Milestones of Change

Over the past century, even in recent decades, women have reached drastic advancements in fighting for their place in the competitive arena. Around the world, there has been an increase in the population of women in sports.

Josephine Andersen, Eunice Cho, Anya Lassila, and Rachael Vonderhaar


Sports were considered “unladylike” and there were widespread, irrational fears about how too much exercise would cause women to go infertile.

Photo courtesy of Library of Congress

Certain sports like tennis and croquet were acceptable for elite women because they were considered more leisurely and also required specific outfits, which reaffirmed the femininity of the activity. 


Women’s athletics were featured in the Olympic Games for the first time during the 1900 Paris Olympics — nearly three centuries after the first modern versions of the Olympic tournament had taken place. Twenty-two women out of 997 athletes participated, in tennis, horse-riding, croquet, sailing, and golf. More and more events were made available to women in the following years. 


Photo courtesy of History by Zim via Florida Memory

During the Great Depression and when the US joined WWII, gender roles shifted to accommodate for the amount of work women had to take on. Women participated more in domestic labor during the Great Depression, and took over job industries during the war. With the suffragette movement and the increased female workforce, society started to view women as more capable and strong, and it became acceptable to support women’s sports. The first professional women’s baseball league, the All-American Girls Baseball League, was formed to keep baseball in the public eye while male players were off fighting. It remained active through 1954 and had over 600 members at its peak.


Alice Coachman became the first black woman to win an Olympic gold, setting records with her high jump at the 1948 London Olympics. She trained at the all-black Tuskegee Institute (now Tuskegee University), which founded the first women’s track team in 1929. After her Olympic success, she went on to support young athletes and older, retired Olympic veterans through the Alice Coachman Track and Field Foundation.


Katherine Switzer became the first woman to run the Boston Marathon. Race officials and viewers tried to physically remove her, but she finished the race. Women weren’t officially allowed to participate in the marathon until Title IX passed.


Photo courtesy of Creative Commons

The Title IX law was enacted in 1973, and it prohibited federally funded institutions from discriminating against individuals on the basis of sex. Now, for the first time, athletic departments were required to provide the same resources to both men and women’s sports teams. “No person in the United States shall, on the basis of sex, be excluded from participation in, be denied the benefits of, or be subjected to discrimination under any education program or activity receiving Federal financial assistance.”


In the most watched televised sports match of all time known as the “The Battle of the Sexes,” Billie Jean King faced Bobby Riggs in a tennis match that sparked a movement for women’s equality in sports. Despite being a well-known top tennis player, in the later years of his life Riggs was notorious for undermining women tennis players by claiming that he could still beat them in a match. In 1973, a 55-year-old Riggs challenged top tennis player and women’s sports equality advocate Billie Jean King to a match. King was ultimately victorious in the match, beating Riggs 6-4, 6-3, 6-3 and winning $100,000 in prize money. Her win became a stepping stone for women’s equality in sports, encouraging new female athletes and empowering women to advocate for equal pay in the workforce. Billie Jean King’s accomplishment was more than one tennis match — she helped launch the women’s equality movement in sports. Her impact on women’s sports is still evident today and empowers female athletes for generations to come.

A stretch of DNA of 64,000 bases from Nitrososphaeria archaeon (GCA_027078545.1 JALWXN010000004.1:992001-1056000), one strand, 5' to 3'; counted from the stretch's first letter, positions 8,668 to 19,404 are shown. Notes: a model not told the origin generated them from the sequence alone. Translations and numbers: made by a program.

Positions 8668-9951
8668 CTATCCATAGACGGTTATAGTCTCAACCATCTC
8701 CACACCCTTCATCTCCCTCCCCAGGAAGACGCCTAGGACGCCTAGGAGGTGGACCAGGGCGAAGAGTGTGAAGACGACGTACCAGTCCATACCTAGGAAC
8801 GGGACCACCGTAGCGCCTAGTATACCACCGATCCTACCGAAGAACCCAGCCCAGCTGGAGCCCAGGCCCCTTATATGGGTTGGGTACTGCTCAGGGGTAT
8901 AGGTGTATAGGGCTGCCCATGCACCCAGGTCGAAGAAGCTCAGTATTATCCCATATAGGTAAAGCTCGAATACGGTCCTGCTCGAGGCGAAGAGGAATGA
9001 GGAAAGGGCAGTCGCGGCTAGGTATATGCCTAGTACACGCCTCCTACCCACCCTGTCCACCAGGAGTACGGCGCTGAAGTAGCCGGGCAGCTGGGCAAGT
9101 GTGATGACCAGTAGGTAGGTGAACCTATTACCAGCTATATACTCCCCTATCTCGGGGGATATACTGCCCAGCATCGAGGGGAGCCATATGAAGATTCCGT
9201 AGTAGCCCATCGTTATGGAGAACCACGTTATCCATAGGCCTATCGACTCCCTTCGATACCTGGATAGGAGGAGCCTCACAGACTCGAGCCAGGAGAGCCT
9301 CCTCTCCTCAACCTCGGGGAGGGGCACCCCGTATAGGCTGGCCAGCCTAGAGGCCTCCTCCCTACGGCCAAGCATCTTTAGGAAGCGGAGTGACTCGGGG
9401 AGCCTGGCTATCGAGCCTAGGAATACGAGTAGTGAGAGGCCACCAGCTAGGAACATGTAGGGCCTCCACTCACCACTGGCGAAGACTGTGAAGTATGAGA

The International Olympic Committee made a historic decision concluding that any new sport seeking to be included on the Olympic program had to include women’s events. Unfortunately, there were still a lot of previously entered events not open to women’s participation that this law didn’t change, and for the next two decades until boxing was opened to women in 2012, women still had to fight for entry into certain events. 


The first Women’s World Cup was held in Italy in 1970, but at the time, many countries had still not allowed women’s sports, so it was considered unofficial. Women believed that it was unfair that they were unable to have an official World Cup, so they wanted better effort from the FIFA Congress in promoting women’s soccer. After 45,000 people attended the first women’s invitational tournament in China in 1988, women’s soccer was seen as a “real” sport, and the official FIFA Women’s World Cup was held in 1991, with twelve teams participating.


At the Olympic games in London, all countries participating sent female athletes for the first time. The US also sent more women than men.  Qatar and Brunei sent women from their countries for the first time. The presence of women sent from over 200 countries was a big event that marked a change in women’s sports. Before the 1984 Los Angeles Olympic Games women were not even allowed to run a marathon. With over 40% of the 10,500 participants being female, the 2012 Olympic Games were a huge success for women. Janice Forsyth, director for Olympic Studies, said “we need to celebrate and recognize” these such advances.